FROM the pages of DCN


It has been held in England that to be seaworthy, a vessel must have a competent master and a competent and sufficient crew.

But Federal District Judge John Partridge, in a case recently decided at San Francisco, has gone further than this, and has held that the employment by the owners of a mate noted for his brutality to sailors makes the vessel unseaworthy as far as the sailors are concerned.

Several members of the crew of the barquentine Rolph sued the owners of that vessel for damages for personal injuries sustained by them as a result of beatings administered by the mate. It is reported that, by broadening the doctrine of the Osceola, 189 U.S. 158 (1903)*, which makes the vessel and her owners liable for an indemnity for injuries received by seamen in consequence of the unseaworthiness of the ship, the judge held that the “employment of a noted thug as mate rendered the ship unseaworthy,” and one sailor who was blinded by the treatment he received was awarded 10,000 dollars, another who had grown deaf 3500 dollars, and two other seamen 500 dollars each.

In awarding the damages, the judge stated that the Court took into consideration the fact of the implied privity of the master to the actions of the mate, though having paid him off at Antofagasta, instead of laying in formation before the Consul, which might have resulted in his being sent back to the United States as a Federal prisoner.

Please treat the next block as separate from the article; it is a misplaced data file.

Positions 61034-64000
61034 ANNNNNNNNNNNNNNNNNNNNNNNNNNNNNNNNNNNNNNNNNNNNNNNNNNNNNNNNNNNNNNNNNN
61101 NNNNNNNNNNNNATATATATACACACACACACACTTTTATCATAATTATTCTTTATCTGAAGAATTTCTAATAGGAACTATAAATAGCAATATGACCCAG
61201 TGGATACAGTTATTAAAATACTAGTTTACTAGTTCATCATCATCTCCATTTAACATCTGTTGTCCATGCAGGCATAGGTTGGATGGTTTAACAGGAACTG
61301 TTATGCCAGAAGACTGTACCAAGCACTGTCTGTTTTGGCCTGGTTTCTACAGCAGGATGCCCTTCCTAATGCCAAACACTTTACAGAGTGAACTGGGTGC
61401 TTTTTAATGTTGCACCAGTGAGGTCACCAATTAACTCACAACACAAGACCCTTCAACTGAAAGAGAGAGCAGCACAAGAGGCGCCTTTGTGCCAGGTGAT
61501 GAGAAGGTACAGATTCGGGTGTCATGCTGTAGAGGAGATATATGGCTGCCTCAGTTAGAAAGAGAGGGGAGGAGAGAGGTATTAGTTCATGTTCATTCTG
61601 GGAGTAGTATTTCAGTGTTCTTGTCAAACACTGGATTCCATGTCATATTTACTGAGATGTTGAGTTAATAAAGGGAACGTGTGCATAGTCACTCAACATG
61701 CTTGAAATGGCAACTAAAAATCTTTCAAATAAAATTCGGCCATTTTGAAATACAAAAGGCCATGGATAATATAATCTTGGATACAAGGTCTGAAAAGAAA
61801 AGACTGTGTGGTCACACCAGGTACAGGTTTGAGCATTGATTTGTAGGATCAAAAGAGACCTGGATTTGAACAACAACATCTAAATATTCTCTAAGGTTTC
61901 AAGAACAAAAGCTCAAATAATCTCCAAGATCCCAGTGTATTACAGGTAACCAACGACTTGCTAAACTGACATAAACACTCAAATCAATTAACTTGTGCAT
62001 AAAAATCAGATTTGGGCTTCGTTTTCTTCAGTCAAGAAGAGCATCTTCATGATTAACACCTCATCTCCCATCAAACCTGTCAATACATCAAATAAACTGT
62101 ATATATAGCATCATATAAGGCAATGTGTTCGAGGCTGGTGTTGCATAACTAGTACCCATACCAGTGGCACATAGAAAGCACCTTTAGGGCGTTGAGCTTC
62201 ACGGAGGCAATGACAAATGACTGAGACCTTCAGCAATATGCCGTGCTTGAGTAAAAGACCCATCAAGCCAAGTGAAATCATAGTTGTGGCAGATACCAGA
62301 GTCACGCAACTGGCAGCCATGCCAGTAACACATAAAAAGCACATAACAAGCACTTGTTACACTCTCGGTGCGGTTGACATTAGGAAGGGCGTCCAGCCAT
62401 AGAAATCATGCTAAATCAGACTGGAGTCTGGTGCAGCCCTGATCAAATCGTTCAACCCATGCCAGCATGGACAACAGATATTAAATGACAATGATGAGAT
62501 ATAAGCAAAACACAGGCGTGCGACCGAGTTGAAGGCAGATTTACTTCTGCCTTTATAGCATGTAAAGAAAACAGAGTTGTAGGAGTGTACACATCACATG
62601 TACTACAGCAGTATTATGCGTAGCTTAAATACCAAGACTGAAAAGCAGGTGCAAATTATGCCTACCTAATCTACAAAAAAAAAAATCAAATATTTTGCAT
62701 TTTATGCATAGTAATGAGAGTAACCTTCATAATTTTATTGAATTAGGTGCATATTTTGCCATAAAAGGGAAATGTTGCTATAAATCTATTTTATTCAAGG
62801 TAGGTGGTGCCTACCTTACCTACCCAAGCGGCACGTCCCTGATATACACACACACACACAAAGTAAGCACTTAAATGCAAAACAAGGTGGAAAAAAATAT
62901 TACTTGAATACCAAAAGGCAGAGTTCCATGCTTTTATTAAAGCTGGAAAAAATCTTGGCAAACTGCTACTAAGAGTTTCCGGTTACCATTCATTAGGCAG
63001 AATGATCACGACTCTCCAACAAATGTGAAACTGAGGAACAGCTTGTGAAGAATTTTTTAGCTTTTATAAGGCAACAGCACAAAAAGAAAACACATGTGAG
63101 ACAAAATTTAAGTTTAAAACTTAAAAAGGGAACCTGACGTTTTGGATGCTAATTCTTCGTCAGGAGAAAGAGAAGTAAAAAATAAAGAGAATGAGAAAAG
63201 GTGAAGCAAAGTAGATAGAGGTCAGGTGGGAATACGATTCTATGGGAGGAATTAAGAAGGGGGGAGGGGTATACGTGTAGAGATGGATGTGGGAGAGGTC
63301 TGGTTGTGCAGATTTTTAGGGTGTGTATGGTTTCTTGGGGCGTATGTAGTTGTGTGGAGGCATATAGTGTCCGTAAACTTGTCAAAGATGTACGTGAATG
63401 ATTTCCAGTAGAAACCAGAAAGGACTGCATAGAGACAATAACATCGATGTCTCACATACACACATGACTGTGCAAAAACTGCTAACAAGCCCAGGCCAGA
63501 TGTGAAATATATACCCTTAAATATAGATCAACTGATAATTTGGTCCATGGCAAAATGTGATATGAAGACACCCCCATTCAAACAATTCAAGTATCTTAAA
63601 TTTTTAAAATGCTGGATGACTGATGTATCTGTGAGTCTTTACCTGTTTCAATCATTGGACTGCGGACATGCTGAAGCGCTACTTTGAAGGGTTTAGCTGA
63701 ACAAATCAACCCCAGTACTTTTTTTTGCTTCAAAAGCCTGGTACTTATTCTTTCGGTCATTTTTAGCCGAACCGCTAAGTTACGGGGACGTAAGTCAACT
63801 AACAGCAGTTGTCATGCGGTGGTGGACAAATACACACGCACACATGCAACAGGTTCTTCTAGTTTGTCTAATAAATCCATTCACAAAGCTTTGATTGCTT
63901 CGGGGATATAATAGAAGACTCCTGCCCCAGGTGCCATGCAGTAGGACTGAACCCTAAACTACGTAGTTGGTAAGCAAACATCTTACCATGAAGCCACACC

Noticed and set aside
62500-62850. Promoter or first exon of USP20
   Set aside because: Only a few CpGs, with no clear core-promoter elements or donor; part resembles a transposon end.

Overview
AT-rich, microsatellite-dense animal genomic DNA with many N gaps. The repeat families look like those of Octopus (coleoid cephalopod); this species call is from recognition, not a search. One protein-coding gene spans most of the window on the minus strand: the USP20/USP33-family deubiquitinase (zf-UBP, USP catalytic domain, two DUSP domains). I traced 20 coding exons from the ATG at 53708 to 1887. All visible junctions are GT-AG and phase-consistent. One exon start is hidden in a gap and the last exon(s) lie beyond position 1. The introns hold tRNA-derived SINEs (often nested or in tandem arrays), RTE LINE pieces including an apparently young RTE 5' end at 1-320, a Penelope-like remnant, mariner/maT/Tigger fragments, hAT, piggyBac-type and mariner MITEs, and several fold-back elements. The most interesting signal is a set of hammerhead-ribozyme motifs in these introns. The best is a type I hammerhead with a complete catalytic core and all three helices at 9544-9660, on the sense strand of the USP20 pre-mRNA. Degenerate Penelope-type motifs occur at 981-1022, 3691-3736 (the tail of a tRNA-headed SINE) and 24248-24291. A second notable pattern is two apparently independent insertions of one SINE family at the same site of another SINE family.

* The Osceola case was a US Supreme Court decision decided on 2 March 1903.


The death occurred suddenly on Monday evening (31 December 1923) of Captain James McNab, a well-known Sydney tug master.

Captain McNab was on duty until 6 pm, and he collapsed at his home about an hour afterwards.

Captain McNab was born at Peterhead, Scotland. He came to Sydney when a young man, and became associated with the tug boat trade. For a number of years he was master of J. & A. Brown’s tug Stormcock, and afterwards was placed in charge of the big tug Rollicker. Lately he had command of the Champion and was master of that vessel at the time of his death.

Many years ago, Captain McNab was associated with Fenwick’s tugs and was then in charge of the Newburgh.

Captain McNab had many friends in shipping circles, and was held in high esteem by his colleagues, both as a man and a captain. He is survived by a widow and a grown-up son. He was 61 years of age.

This article appeared in the February 2024 edition of DCN Magazine